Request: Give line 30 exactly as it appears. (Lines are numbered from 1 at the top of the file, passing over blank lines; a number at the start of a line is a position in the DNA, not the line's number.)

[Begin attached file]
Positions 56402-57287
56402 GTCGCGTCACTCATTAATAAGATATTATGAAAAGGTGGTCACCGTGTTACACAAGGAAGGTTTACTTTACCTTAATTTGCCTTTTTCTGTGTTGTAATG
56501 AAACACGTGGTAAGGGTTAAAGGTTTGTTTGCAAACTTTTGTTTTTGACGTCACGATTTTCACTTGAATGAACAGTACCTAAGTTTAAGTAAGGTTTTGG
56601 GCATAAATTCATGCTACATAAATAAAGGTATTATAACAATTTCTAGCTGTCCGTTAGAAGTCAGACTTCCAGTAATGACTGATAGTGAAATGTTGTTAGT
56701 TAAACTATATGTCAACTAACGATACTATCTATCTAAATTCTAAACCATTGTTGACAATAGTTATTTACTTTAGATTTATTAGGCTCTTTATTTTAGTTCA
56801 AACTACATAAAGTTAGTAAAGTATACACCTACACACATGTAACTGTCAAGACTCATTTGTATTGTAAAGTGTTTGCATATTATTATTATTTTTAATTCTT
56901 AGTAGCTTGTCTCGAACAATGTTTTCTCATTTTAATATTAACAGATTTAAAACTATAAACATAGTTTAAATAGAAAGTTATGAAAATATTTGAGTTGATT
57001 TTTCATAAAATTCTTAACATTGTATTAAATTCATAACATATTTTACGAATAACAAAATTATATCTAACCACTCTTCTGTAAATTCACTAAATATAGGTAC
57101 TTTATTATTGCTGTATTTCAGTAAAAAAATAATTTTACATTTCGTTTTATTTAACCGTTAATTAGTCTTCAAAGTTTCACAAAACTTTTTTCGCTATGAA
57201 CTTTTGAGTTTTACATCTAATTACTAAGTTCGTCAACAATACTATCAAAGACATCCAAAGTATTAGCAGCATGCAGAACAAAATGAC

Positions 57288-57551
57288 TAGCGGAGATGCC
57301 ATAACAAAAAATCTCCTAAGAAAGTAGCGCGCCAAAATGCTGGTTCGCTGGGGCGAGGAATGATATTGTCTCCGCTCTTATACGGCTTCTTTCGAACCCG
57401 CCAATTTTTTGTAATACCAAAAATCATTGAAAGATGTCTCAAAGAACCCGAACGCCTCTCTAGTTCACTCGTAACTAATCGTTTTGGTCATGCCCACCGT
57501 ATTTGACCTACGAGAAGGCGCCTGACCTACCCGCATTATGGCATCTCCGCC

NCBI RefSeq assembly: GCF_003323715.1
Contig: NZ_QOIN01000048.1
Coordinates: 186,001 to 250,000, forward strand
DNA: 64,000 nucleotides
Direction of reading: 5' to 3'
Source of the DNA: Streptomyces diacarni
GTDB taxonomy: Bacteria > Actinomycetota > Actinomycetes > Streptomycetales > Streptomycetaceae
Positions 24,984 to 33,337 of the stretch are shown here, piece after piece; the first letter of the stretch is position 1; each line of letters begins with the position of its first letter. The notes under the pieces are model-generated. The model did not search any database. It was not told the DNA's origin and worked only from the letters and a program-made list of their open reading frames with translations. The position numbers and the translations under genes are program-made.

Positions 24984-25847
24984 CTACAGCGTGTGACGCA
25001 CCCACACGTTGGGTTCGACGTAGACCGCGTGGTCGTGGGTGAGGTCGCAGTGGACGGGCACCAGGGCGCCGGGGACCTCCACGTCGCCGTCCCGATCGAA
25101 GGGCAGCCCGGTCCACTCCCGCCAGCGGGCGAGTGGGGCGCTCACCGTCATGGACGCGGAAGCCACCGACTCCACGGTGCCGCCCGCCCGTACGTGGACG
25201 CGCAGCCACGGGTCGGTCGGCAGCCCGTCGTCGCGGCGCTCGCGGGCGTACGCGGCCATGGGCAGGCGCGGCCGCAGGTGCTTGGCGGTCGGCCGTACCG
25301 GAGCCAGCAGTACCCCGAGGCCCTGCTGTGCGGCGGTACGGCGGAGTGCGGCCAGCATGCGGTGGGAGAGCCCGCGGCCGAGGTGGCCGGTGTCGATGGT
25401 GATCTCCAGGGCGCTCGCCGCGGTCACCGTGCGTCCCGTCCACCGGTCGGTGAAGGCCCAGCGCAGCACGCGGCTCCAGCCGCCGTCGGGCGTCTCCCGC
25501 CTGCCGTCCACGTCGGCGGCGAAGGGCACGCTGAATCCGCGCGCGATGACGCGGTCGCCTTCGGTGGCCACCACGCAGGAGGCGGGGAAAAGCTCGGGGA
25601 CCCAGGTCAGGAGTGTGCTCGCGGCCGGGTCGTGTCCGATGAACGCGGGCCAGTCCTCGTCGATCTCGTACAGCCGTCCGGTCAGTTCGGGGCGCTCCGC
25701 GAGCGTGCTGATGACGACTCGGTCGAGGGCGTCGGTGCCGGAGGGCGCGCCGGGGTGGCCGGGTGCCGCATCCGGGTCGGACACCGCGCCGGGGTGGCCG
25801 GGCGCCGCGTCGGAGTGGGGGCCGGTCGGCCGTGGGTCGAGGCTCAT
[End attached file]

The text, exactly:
25401 GATCTCCAGGGCGCTCGCCGCGGTCACCGTGCGTCCCGTCCACCGGTCGGTGAAGGCCCAGCGCAGCACGCGGCTCCAGCCGCCGTCGGGCGTCTCCCGC